Explore #8 of the Berlin or Bust Tour
After spending the morning finishing off our exploring of the Beelitz Women’s Sanatorium and lung clinic and surgery building we made a very quick stopover at this site whilst heading to another location further North.
History (Adapted from wikipedia)
Krampnitz Kaserne is a former military complex of over 50 buildings in Potsdam, Germany. The site was used by the German army from 1937, when the cavalry moved its school from Hannover. It was created during the “rearmament period” between World Wars I and II, when the Germans secretly pursued rearmament in violation of the Treaty of Versailles. The complex was used by the Nazis until the end of the Second World War, and after the war by Soviet troops until its abandonment in 1992.
We knew that Krampnitz is absolutely huge, and that we didn’t realistically have time to explore it properly within the limited time we had. However, we decided that we could just about squeeze in a flying visit just to see first hand the most (in)famous remaining artefact – a Nazi Eagle ceiling mosaic, complete with Swastika and 4 smaller swastikas in each corner.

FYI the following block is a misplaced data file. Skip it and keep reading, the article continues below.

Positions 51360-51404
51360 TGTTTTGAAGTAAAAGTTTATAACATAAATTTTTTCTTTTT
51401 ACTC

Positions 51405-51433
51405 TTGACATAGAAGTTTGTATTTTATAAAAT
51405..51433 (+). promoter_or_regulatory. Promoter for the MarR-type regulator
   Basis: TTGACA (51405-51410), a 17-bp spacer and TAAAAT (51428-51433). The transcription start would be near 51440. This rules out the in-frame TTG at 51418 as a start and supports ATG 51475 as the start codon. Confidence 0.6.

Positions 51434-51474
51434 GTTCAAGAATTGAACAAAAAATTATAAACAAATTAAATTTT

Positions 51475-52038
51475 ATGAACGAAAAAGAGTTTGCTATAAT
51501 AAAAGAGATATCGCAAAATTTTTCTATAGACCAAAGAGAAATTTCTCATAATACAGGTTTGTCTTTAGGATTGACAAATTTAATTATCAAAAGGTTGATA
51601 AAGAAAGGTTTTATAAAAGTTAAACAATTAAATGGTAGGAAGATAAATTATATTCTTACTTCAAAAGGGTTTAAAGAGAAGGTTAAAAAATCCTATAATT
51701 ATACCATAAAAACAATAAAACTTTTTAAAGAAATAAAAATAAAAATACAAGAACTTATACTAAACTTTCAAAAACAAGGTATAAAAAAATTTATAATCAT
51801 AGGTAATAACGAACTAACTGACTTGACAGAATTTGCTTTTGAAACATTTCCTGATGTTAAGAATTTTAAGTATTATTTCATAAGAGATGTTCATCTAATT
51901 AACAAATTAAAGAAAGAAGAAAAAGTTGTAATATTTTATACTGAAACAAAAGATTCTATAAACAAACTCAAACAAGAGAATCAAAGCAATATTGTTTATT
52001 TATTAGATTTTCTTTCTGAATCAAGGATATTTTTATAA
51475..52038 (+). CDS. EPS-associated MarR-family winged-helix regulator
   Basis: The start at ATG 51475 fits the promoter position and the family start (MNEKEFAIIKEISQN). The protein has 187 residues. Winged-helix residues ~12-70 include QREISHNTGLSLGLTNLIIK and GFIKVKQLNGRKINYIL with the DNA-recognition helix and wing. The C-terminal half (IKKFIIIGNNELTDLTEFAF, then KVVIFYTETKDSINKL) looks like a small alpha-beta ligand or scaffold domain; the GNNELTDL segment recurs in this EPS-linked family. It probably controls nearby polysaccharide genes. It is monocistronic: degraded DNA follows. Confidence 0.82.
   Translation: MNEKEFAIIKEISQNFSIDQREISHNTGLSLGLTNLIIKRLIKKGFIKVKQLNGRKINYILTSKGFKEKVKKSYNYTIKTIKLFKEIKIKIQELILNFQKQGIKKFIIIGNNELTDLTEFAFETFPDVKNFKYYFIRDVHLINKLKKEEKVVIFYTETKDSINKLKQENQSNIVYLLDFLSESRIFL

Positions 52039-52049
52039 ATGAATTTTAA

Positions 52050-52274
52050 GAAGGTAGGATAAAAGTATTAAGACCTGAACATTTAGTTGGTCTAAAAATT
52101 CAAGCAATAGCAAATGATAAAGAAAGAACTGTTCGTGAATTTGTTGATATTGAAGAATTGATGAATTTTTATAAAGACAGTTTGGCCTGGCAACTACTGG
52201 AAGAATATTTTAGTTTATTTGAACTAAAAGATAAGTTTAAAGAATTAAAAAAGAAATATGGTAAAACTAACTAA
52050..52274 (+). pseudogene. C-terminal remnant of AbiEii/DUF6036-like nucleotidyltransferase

When the Soviets took over the complex on 27 April 1945 the day after the Nazis abandoned it, they began the process of systematically destroying all nazi insignia and imagery, so there is debate as to whether or not the eagle mosaic really is a genuine relic from World War II, or if it has been added much later. Many (including, apparently, the on-site security) swear that it is genuine, and point to the level of detail in the mosaic. Others are much more dubious, and say that films such as Inglourious Basterds and Enemy At The Gates are rumoured to have shot scenes here, and question why the Soviets would have spared this single relic alone. Those who believe in its authenticity counter that perhaps it was originally covered over by the Soviets, or that they kept it as a sort of souvenir. Having seen it first hand what I can say is that the level of detail seems pretty special for a film, and it never appeared in either of those films if they did add it, so I am sitting in the “it’s an original” camp unless and until it is proven otherwise!
Access was a quick in and out affair, mixed with a spot of cat and mouse dodging of security in their white van on the way out.
Overall whilst the room the eagle is in is trashed and unspectacular, the mosaic itself was well worth seeking out.
Thanks for swooping in.